, , , , , , ,

Mack class

Over my career, I’ve taught thousands of students and used dozens of books in my classes. But it was a new experience for me to walk into a classroom and see all the students with my book! Dr. Anne Mack of the University of Missouri is using it in her English classes, and the students are discussing its literary themes as well as using it as a gateway to research about the Civil War, the Nineteenth Century, and other issues.

I found myself unable to answer many of the students’ questions. Why does Mattie Cunningham only have one arm? Why did Character X have to die in that chapter? I don’t know, it just felt right. I wasn’t trying to be evasive with them. It’s just that my creative process are very intuitive and instinctual, and I rarely have a logical reason for a lot of plot details other than “it felt right.” The story developments that have an analytical reason for being are often the weakest ones.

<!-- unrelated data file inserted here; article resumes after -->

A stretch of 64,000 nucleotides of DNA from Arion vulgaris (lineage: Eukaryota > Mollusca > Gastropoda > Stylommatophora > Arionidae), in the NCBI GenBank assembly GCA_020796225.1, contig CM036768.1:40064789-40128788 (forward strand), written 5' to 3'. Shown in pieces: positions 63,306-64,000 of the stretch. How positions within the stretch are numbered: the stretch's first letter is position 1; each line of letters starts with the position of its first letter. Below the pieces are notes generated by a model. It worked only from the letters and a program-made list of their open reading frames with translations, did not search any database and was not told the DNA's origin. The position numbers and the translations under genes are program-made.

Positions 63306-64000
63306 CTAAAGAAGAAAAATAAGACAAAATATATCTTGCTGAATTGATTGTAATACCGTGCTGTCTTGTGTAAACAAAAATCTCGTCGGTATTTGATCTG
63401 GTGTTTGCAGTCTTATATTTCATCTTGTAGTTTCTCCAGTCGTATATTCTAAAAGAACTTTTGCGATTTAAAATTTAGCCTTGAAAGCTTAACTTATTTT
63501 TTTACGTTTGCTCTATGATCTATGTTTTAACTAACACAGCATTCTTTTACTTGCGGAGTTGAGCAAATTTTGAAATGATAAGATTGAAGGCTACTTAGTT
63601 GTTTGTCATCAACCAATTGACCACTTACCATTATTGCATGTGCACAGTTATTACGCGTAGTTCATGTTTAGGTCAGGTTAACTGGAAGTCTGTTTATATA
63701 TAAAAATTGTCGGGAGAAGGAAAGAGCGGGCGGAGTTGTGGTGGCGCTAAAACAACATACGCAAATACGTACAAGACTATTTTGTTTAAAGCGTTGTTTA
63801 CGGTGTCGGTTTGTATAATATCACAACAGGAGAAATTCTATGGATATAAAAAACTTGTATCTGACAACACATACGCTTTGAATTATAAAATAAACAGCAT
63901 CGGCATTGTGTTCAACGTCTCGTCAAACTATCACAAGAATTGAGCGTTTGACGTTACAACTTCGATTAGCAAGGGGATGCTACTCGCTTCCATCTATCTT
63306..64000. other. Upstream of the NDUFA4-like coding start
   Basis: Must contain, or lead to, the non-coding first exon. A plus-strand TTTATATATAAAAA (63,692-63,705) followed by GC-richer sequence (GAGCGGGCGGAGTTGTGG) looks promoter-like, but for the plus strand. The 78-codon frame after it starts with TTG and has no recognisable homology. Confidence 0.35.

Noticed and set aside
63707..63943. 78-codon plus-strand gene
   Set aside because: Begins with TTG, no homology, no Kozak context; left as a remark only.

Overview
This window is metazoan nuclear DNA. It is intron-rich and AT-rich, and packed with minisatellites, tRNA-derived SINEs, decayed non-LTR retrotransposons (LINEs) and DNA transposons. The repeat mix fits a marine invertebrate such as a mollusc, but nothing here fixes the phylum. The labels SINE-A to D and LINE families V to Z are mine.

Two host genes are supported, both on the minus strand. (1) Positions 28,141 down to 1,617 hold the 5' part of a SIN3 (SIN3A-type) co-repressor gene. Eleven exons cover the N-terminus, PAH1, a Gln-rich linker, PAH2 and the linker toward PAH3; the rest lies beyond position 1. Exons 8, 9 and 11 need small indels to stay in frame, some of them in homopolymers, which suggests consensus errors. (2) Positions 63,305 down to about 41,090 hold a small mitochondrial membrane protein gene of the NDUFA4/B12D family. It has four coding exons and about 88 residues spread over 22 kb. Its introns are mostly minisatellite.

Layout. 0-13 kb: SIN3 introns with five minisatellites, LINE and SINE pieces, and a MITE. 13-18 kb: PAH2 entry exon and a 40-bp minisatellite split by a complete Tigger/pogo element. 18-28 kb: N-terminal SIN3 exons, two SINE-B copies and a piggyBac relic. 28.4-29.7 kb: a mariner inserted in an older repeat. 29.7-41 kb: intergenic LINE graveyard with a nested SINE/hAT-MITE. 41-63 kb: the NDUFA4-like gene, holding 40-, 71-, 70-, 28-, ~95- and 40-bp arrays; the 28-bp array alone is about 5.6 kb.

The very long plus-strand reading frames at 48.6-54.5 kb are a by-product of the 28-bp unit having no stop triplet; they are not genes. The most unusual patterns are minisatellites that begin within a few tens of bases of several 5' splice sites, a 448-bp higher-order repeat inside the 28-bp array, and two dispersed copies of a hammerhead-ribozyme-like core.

At the end of each class, I signed books for the students, and it was a particular pleasure to sign the ones that were heavily scribbled in, dog-eared, and festooned with sticky notes. There were a couple of suspiciously pristine copies, but oh well.